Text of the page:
What Is James Rodriguez's Best Move After World Cup as Transfer Talk Increases?

Karl Matchett@@karlmatchettFeatured ColumnistJuly 3, 2014

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Colombia star James Rodriguez has been the absolute stand-out player at the 2014 FIFA World Cup so far, with the attacking midfielder netting five goals in four appearances and producing a string of top-class displays.

With the South American nation due to face host nation Brazil in the quarter-finals, Rodriguez will be under more scrutiny to perform than ever before on Friday, though his performances so far suggest he'll be more than capable of thriving in the spotlight.

Unsurprisingly, such good form has led to speculation over his future at club level, with Real Madrid interested in signing him as a replacement for Angel Di Maria, as per Liam Prenderville of Mirror Football.


Moves to Spain

A move to La Liga would seem to hold plenty of positive points for Rodriguez, not least of which is his natural spoken language.

As per Gary Payne at The Guardian, Rodriguez himself admits that a move to Spain would be a natural progression for his career: "I’ve said in the past that I’d like to play in Spain one day, because it is a league that is good technically, and where you get a lot of touches on the ball, which is my style."

MADRID, SPAIN - APRIL 23:  Angel Di Maria of Real Madrid in action during the UEFA Champions League semi-final first leg match between Real Madrid and FC Bayern Muenchen at the Estadio Santiago Bernabeu on April 23, 2014 in Madrid, Spain.  (Photo by Mike
Mike Hewitt/Getty Images

The big duo of Real Madrid and Barcelona will naturally be linked with him, with Real willing to shell out £40 million for him this summer according to the Daily Mail—if they can sell Argentine midfielder Di Maria first.

Rodriguez is correct in his assertions that playing in La Liga will see him feature heavily in possession and able to showcase his ability on the ball, though he is likely to encounter far more defensive-minded teams, too, the go-to approach for many sides when faced with Real or Barca.

With them sitting deep, compact and with numbers behind the ball, he will be forced to develop a more patient side to his game at times, though his quality in the penalty area, in front of goal, is a big bonus which both teams would love.


Premier League

In the same Guardian article, Rodriguez intimates that the Premier League is not for him—at least at the present moment—claiming it is too "physical" for his liking.

The "more technical" top flight in Spain isn't exactly a free ride for attackers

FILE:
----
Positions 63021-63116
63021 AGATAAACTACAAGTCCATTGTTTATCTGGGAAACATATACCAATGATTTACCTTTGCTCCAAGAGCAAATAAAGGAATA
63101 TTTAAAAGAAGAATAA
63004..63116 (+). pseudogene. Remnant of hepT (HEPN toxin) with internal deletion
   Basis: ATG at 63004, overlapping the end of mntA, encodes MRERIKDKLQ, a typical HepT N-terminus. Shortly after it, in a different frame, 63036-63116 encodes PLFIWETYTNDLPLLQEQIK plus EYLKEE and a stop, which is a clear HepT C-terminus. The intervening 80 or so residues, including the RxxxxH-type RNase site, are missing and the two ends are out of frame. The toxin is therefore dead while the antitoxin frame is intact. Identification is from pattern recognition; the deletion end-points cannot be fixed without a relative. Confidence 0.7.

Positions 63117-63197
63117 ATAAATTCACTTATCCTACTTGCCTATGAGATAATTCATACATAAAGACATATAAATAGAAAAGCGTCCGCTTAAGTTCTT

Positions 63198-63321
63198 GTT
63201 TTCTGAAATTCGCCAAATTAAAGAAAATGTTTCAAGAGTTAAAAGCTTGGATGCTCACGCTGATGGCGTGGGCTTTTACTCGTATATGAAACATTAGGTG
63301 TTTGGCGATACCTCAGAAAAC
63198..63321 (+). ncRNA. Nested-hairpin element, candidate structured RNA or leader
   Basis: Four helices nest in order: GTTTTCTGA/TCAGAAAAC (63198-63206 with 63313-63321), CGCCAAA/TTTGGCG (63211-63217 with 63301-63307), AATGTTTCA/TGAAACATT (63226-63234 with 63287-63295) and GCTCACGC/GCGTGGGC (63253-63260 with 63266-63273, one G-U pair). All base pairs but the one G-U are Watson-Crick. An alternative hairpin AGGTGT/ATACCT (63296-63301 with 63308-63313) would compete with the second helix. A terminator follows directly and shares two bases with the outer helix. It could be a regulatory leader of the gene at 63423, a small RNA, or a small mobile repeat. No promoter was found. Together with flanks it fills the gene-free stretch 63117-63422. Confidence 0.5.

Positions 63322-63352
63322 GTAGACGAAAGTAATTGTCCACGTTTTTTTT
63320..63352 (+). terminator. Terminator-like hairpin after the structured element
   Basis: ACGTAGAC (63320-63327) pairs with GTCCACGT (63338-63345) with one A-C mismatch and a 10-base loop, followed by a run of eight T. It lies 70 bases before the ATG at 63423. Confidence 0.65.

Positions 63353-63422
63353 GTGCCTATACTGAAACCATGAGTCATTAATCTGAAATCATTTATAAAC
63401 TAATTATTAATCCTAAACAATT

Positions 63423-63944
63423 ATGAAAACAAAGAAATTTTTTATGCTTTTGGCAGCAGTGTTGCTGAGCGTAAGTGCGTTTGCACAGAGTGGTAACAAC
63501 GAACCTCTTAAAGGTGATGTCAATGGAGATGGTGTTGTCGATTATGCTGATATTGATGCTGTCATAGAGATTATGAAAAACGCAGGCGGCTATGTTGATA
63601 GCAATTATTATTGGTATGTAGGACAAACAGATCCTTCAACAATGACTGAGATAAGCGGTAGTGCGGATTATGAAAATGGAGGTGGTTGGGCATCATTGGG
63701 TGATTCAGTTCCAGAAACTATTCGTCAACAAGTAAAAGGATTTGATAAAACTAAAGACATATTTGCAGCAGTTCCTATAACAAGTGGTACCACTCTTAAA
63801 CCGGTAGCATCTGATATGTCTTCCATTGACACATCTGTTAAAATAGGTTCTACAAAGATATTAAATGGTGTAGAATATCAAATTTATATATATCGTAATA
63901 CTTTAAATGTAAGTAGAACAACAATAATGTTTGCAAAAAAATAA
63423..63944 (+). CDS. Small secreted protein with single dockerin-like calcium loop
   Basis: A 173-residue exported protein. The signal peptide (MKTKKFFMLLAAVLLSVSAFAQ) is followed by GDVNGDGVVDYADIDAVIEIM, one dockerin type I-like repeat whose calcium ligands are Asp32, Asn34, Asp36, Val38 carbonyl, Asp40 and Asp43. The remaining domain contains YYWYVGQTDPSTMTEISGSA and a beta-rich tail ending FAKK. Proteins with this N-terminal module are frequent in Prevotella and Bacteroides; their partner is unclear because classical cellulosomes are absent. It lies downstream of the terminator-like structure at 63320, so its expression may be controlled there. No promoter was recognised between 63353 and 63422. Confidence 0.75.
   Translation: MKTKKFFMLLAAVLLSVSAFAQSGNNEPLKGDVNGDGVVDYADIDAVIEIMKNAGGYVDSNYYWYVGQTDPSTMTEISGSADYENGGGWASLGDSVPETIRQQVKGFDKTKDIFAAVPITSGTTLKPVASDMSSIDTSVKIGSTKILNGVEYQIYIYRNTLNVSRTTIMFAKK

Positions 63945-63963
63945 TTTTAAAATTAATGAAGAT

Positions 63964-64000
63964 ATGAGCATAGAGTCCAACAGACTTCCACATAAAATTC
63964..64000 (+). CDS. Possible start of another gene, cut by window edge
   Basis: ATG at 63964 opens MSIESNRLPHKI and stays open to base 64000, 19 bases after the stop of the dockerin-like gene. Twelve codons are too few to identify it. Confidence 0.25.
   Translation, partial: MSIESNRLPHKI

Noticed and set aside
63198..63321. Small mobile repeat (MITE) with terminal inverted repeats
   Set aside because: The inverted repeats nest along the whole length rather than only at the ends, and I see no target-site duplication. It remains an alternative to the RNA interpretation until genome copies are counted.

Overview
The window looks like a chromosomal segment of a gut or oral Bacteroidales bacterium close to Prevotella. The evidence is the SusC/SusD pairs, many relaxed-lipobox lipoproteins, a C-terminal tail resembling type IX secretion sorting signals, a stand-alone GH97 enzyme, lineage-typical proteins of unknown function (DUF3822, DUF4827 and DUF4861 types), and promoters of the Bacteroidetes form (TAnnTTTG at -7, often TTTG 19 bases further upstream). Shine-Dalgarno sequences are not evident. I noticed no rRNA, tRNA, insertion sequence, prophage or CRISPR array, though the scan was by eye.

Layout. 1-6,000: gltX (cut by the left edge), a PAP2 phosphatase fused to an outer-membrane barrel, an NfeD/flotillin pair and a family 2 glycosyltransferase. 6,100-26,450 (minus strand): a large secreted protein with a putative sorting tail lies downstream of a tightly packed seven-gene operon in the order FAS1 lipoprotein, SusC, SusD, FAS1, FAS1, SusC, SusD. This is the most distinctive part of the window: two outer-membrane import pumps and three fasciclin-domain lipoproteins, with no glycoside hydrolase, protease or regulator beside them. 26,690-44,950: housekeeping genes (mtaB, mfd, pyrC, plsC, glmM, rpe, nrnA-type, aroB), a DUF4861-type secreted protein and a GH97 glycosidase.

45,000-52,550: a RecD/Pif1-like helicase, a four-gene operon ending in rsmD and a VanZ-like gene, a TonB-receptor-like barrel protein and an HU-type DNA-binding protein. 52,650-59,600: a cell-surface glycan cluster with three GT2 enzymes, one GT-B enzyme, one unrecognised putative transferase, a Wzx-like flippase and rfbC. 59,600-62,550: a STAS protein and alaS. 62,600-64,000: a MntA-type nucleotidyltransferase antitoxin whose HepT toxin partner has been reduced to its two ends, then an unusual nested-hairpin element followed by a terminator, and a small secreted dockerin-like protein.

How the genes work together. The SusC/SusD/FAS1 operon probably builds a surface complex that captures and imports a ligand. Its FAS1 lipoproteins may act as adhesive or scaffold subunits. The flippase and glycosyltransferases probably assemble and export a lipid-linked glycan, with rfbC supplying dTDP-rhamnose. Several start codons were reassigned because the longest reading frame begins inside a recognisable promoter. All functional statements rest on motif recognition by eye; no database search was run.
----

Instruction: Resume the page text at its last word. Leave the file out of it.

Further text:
The "more technical" top flight in Spain isn't exactly a free ride for attackersAlex Caparros/Getty Images

Perhaps it is true that more challenges are expected in England's top league, but Rodriguez should check the treatment handed out to Leo Messi and Cristiano Ronaldo at times before he thinks a move to Spain means an easy ride in terms of heavy-duty defenders.

Dolores Ochoa/Associated Press

La Liga might lack something of the bodily approach of England defenders, but sly kicks, constant needling and purposeful tripping, pushing or general close contact are frequently the order of the day in Spain's top flight.

In addition, the fast-paced nature of the English game is perhaps closer to the rapid transition-based approach of Colombia at the World Cup, something Rodriguez has thrived in with plenty of movement around him.


Monaco Steps

The most sensible approach for now, though, would probably be to see out another campaign in Ligue 1 with AS Monaco, his current club.

Lionel Cironneau/Associated Press

With so much attention heading his way due to his World Cup performances, Rodriguez's price will likely rise, and there would be an awful lot more expectation and pressure on him to perform immediately, every match, at his top level, if he were to head off to Real Madrid or similar this summer.

He's perhaps capable of doing so, but he doesn't really need to force that expectation upon himself straight away.

Monaco will challenge hard for league honours once more, he will be playing in the UEFA Champions League with them this season, too—where he previously played for Porto—and he is still only 22 years old.

The big move will happen for Rodriguez, that much is clear, but another year of regular game-time at a club fighting for honours, honing his own game and bringing the consistency to his performances that perhaps domestically he has lacked previously, makes most sense.


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